Bob: Okay, I guess we will.
Dennis: I'll see you on the other side, and we'll determine that, but it is interesting to have grown up as a Christian in a Christian home, and made a profession of faith as a seven-year-old lad, I had an intense fear of judgment and of hell, and that was a part of how the Gospel was preached as a young lad growing up, and I walked the aisle as a seven-year-old because you know what? I didn't want to end up in that place, and some people are going, "Boy, that's not a good motivation." I'm going to tell you, that's a great motivation. It really is a great motivation to go to heaven. I don't think I really understood a lot about walking with God until a little bit later, and I don't know how much of that, Bob, was me and how much was the church that I attended in terms of equipping me and modeling that for me, and so …
Bob: And I'll go on record here as saying I could be dead wrong, because it's entirely possible that …
Dennis: It is likely, that's right.
Bob: … at age seven you made a genuine profession, and then there was just a slow growth season for a number of years before things got on track for you. I'll acknowledge that that's a possibility.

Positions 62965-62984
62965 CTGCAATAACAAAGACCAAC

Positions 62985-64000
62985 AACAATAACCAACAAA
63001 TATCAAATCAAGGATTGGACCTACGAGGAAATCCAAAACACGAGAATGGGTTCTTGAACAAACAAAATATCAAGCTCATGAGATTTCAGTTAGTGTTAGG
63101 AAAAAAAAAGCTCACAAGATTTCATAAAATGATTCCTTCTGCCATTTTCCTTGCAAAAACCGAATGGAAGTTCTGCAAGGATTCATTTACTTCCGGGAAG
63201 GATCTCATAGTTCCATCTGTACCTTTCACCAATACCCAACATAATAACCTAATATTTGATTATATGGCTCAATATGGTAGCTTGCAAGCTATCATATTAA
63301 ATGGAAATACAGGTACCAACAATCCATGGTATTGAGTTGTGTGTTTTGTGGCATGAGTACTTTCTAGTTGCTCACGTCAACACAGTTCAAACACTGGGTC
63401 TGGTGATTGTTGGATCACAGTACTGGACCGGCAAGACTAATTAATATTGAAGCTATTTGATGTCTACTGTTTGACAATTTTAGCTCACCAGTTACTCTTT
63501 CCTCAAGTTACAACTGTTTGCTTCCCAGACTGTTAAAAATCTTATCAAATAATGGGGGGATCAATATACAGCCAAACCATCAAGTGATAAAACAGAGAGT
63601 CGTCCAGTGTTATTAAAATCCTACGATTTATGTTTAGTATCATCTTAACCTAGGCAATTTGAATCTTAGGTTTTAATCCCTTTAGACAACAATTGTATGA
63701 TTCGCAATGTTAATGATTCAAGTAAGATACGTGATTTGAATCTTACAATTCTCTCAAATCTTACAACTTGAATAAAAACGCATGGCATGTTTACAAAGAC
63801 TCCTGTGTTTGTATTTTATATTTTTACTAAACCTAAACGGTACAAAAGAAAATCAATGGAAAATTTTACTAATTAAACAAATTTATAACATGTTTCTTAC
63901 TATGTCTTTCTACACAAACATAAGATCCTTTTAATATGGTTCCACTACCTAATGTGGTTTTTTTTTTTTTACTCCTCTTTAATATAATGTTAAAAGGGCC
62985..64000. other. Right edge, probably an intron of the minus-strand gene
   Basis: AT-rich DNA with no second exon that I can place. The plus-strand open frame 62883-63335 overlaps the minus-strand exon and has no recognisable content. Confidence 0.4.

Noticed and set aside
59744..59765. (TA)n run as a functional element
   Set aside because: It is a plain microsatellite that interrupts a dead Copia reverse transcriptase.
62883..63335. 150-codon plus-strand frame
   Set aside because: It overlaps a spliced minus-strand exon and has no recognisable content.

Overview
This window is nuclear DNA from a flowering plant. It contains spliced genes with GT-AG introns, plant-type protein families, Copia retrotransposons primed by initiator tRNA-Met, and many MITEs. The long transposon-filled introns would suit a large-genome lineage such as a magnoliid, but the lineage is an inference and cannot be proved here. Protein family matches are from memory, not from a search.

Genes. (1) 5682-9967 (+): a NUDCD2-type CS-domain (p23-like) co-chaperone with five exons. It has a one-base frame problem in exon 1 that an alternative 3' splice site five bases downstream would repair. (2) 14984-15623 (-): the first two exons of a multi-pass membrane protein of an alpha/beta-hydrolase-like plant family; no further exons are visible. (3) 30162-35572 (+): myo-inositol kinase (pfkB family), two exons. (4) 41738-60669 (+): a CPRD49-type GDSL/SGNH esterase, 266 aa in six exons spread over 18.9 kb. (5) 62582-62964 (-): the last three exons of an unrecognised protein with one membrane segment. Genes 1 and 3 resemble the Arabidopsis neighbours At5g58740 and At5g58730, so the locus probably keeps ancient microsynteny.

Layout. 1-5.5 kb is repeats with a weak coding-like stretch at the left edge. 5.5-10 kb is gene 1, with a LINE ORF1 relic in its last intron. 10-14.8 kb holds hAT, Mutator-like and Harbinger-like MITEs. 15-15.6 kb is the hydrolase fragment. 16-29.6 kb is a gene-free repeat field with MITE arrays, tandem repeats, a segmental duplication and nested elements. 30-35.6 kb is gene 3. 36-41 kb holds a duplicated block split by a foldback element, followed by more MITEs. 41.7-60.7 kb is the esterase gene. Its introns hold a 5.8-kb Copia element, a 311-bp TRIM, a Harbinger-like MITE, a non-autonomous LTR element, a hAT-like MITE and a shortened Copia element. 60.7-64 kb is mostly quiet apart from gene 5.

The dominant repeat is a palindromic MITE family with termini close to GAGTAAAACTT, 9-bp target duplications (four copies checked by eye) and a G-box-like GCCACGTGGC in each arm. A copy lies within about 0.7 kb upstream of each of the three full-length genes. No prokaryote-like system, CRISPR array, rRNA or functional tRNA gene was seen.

Dennis: There was a time in there, though, let's be honest about that, where there was no growth.
Dennis: And if you'd have come looking for fruit …
Bob: Things were a little bare in that season, mm-hm.
Dennis: There wasn't any fruit in my life. I was at church, and I was going there, but it is an interesting premise that you raise here, because there are a lot of people who grow up in Christian families and, in fact, it can be a detriment to knowing when you became a Christian, and we have a guest with us on FamilyLife Today, Karl Graustein. Karl, welcome back to FamilyLife Today.
Karl: Thank you for having me on again.
Dennis: You work with high schoolers, junior highers, you're the head of a Christian school in Gaithersburg, Maryland. You're not a parent of teenagers yet. You have three children, but they are all under the age of six, but you have more than 15 years' experience working with youth. This issue that Bob and I are talking about is a real issue, isn't it?
Karl: Absolutely, and we can spend a lot of time thinking about, "Well, is that person a Christian?" or "When did I become a Christian? Was it when I was seven, was it when I was 25?" The reality is that we don't need to put our confidence in a childhood profession of faith. We need to be looking at evidence right now.